Whenever we estimate a value, there is room for error. This results in an interval or range of values in which we believe the true value lies.
In statistics, these ranges are known as Confidence Intervals.
For instance, we may estimate that the temperature will be between 70 and 80 degrees tomorrow.
All confidence intervals have the following formula:
Statistic +/- Margin of Error
Every confidence interval has a low end and a high end. In our example, the low end is 70 and the high end is 80.
The statistic you are estimating is exactly in the middle. In our temperature example, our statistic aka point estimate would be 75.
The error that we are leaving room for in our estimate is known as our Margin of Error. The margin of error in our example would be 5 degrees.
The statistic or point estimate is the specific value that you are trying to predict. This is often an average or mean, but can also be a proportion, or even standard deviation.
You can find a list of confidence interval formulas for different types of statistics here.
Margin of Error
The margin of error is added to the estimate to find the high end of the interval.
The margin of error is subtracted from the estimate to find the low end of the interval.
The Margin of Error is calculated using the following formula:
Margin of Error = Confidence Level * Standard Error
The two components of Margin of Error are Confidence Level and Standard Error.
We must choose how confident we want to be about our results when calculating our margin of error.
As the confidence level increases, our margin of error increases (making our interval wider and therefore less precise/reliable).
For example, we can say that we are 75% confident that the temperature will be between 70 and 80 degrees tomorrow. However, we can say with more certainty that we are 99% confident that the temperature will be between 0 and 100 degrees.
The larger our confidence, the larger our margin of error. The larger our margin of error, the less accurate our results will be.
This relationship is also evident in the formula for Confidence Intervals.
Most of the time, people use a confidence level of 95%. However, often confidence levels of 80%, 90%, or 99%, and others are used.
The value plugged in for Z (or sometimes T) in the equation is not equal to the confidence level percentage. Rather, it is the equivalent "critical value" or probability for obtaining the confidence level percentage.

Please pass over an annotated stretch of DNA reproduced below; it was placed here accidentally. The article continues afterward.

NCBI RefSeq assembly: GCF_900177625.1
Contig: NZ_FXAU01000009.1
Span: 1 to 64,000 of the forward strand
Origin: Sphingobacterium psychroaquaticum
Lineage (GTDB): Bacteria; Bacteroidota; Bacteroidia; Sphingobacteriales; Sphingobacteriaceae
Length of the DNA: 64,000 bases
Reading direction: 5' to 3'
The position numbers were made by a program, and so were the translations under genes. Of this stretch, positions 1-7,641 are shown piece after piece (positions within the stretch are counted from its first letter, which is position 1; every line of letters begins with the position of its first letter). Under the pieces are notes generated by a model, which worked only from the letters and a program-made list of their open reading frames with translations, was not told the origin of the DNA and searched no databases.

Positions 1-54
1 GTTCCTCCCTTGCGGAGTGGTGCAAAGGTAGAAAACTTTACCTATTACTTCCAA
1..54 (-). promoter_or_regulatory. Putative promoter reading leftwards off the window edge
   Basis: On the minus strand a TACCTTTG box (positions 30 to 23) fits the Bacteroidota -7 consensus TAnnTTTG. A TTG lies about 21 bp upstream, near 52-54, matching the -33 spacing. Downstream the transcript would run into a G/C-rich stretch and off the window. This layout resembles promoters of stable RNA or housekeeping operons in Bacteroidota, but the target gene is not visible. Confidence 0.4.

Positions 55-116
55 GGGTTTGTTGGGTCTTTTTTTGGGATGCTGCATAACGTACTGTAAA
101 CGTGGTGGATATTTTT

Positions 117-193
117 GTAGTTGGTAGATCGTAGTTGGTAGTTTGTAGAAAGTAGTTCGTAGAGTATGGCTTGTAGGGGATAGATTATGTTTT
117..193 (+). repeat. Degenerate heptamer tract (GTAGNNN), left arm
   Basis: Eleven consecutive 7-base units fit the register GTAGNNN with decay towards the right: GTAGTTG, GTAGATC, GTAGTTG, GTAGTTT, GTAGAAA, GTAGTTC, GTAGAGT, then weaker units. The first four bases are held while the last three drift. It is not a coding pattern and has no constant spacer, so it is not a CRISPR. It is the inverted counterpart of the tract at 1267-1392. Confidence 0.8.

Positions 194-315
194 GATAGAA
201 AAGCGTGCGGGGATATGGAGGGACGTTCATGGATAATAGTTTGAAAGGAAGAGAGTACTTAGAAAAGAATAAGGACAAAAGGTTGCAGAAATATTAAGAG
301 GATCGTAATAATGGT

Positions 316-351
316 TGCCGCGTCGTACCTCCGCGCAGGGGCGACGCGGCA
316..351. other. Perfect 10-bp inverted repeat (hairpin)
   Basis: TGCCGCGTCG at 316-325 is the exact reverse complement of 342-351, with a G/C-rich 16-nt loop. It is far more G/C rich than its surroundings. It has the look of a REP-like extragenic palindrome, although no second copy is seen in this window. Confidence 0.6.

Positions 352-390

The critical values for Z*, or confidence levels, can be found on a Z table or using a Statistics Calculator.
The most common critical values for the Z distribution are listed here:
The critical values for T-distribution can be found using a Student's T-Distribution Table or a statistics calculator.
To use the table you may need to know your alpha value which is 1 - Confidence Level. For example, the alpha for a 95% confidence level is .05.
The Standard Error is calculated by dividing the standard deviation (s) by the sample size (n).
As the sample size increases, the standard error becomes smaller (the bigger value in the denominator of the fraction makes the term smaller).
Therefore, as the sample size increases, the margin of error becomes smaller, allowing for more a more precise confidence interval.
The makes sense, as the larger your sample, the more accurate your results will be.
Confidence intervals are an important estimation tool used in statistics. There is a tradeoff between confidence (reliability) and error (accuracy/precision). The more confident you are about your results, the larger and less accurate your estimate range will be.
If you want to narrow down on a smaller and more accurate range of possible values, you'll have to decrease your confidence level or increase your sample size.